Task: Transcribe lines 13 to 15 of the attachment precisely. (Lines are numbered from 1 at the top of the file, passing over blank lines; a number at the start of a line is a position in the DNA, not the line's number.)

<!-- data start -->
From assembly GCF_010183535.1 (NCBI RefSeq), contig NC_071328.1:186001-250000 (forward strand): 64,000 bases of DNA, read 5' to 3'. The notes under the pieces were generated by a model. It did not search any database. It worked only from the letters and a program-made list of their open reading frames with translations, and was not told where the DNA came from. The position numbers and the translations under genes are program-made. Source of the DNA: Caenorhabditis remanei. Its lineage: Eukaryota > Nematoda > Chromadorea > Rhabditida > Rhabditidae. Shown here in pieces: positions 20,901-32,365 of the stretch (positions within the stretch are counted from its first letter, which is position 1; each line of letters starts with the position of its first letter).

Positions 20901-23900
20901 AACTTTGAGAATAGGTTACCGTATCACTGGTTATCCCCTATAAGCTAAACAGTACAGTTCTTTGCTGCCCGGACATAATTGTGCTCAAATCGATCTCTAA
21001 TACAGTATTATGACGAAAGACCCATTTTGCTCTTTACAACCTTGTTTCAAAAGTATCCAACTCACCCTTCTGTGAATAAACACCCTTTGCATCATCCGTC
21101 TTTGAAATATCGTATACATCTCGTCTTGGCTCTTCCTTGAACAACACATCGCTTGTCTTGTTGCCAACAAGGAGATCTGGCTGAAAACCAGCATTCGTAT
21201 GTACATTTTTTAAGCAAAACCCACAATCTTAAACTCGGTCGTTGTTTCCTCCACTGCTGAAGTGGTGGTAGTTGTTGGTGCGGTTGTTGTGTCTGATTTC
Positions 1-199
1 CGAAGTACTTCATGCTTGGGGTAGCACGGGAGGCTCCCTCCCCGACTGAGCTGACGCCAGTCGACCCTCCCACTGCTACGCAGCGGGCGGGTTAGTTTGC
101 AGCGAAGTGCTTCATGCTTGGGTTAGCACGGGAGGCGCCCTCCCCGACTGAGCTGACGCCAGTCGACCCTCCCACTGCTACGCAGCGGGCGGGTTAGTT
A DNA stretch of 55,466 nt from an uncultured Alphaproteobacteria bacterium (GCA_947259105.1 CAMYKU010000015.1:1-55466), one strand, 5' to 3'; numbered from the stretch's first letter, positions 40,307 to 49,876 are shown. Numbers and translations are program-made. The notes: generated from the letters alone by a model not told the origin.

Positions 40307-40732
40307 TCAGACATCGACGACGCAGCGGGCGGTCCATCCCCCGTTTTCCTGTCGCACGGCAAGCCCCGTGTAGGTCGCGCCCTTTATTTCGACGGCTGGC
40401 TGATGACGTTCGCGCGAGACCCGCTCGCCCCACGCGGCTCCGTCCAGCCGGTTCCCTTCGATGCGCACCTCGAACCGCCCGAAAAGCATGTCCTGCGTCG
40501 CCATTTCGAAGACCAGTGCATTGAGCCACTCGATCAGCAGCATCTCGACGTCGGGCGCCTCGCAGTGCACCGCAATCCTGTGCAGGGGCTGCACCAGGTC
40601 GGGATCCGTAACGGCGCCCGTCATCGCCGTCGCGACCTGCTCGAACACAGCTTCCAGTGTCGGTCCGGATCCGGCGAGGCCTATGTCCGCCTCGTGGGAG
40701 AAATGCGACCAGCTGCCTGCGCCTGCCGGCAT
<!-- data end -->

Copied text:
40401 TGATGACGTTCGCGCGAGACCCGCTCGCCCCACGCGGCTCCGTCCAGCCGGTTCCCTTCGATGCGCACCTCGAACCGCCCGAAAAGCATGTCCTGCGTCG
40501 CCATTTCGAAGACCAGTGCATTGAGCCACTCGATCAGCAGCATCTCGACGTCGGGCGCCTCGCAGTGCACCGCAATCCTGTGCAGGGGCTGCACCAGGTC
40601 GGGATCCGTAACGGCGCCCGTCATCGCCGTCGCGACCTGCTCGAACACAGCTTCCAGTGTCGGTCCGGATCCGGCGAGGCCTATGTCCGCCTCGTGGGAG